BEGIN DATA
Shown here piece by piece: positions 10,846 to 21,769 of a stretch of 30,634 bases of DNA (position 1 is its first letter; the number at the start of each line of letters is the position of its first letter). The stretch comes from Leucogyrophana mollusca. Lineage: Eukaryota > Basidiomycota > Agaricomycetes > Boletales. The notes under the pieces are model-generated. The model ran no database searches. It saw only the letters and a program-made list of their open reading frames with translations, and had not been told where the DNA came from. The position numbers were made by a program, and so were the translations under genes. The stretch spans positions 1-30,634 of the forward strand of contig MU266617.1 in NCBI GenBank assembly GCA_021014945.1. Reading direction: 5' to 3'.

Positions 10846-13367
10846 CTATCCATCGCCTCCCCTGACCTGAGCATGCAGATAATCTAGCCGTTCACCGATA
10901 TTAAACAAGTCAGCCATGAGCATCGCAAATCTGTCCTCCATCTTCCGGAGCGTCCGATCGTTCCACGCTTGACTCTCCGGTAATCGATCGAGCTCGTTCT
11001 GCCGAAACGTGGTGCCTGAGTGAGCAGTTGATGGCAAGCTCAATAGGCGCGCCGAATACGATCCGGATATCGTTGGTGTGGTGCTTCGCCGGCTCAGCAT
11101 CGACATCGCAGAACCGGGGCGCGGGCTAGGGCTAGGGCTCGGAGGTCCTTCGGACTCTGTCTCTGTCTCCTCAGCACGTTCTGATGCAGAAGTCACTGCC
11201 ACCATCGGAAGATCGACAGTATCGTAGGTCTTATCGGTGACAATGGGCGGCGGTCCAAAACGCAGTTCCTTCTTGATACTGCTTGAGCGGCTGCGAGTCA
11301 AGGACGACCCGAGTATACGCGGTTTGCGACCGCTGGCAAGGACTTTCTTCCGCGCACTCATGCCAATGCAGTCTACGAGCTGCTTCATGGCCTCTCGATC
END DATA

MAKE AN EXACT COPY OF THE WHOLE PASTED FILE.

Shown here piece by piece: positions 10,846 to 21,769 of a stretch of 30,634 bases of DNA (position 1 is its first letter; the number at the start of each line of letters is the position of its first letter). The stretch comes from Leucogyrophana mollusca. Lineage: Eukaryota > Basidiomycota > Agaricomycetes > Boletales. The notes under the pieces are model-generated. The model ran no database searches. It saw only the letters and a program-made list of their open reading frames with translations, and had not been told where the DNA came from. The position numbers were made by a program, and so were the translations under genes. The stretch spans positions 1-30,634 of the forward strand of contig MU266617.1 in NCBI GenBank assembly GCA_021014945.1. Reading direction: 5' to 3'.

Positions 10846-13367
10846 CTATCCATCGCCTCCCCTGACCTGAGCATGCAGATAATCTAGCCGTTCACCGATA
10901 TTAAACAAGTCAGCCATGAGCATCGCAAATCTGTCCTCCATCTTCCGGAGCGTCCGATCGTTCCACGCTTGACTCTCCGGTAATCGATCGAGCTCGTTCT
11001 GCCGAAACGTGGTGCCTGAGTGAGCAGTTGATGGCAAGCTCAATAGGCGCGCCGAATACGATCCGGATATCGTTGGTGTGGTGCTTCGCCGGCTCAGCAT
11101 CGACATCGCAGAACCGGGGCGCGGGCTAGGGCTAGGGCTCGGAGGTCCTTCGGACTCTGTCTCTGTCTCCTCAGCACGTTCTGATGCAGAAGTCACTGCC
11201 ACCATCGGAAGATCGACAGTATCGTAGGTCTTATCGGTGACAATGGGCGGCGGTCCAAAACGCAGTTCCTTCTTGATACTGCTTGAGCGGCTGCGAGTCA
11301 AGGACGACCCGAGTATACGCGGTTTGCGACCGCTGGCAAGGACTTTCTTCCGCGCACTCATGCCAATGCAGTCTACGAGCTGCTTCATGGCCTCTCGATC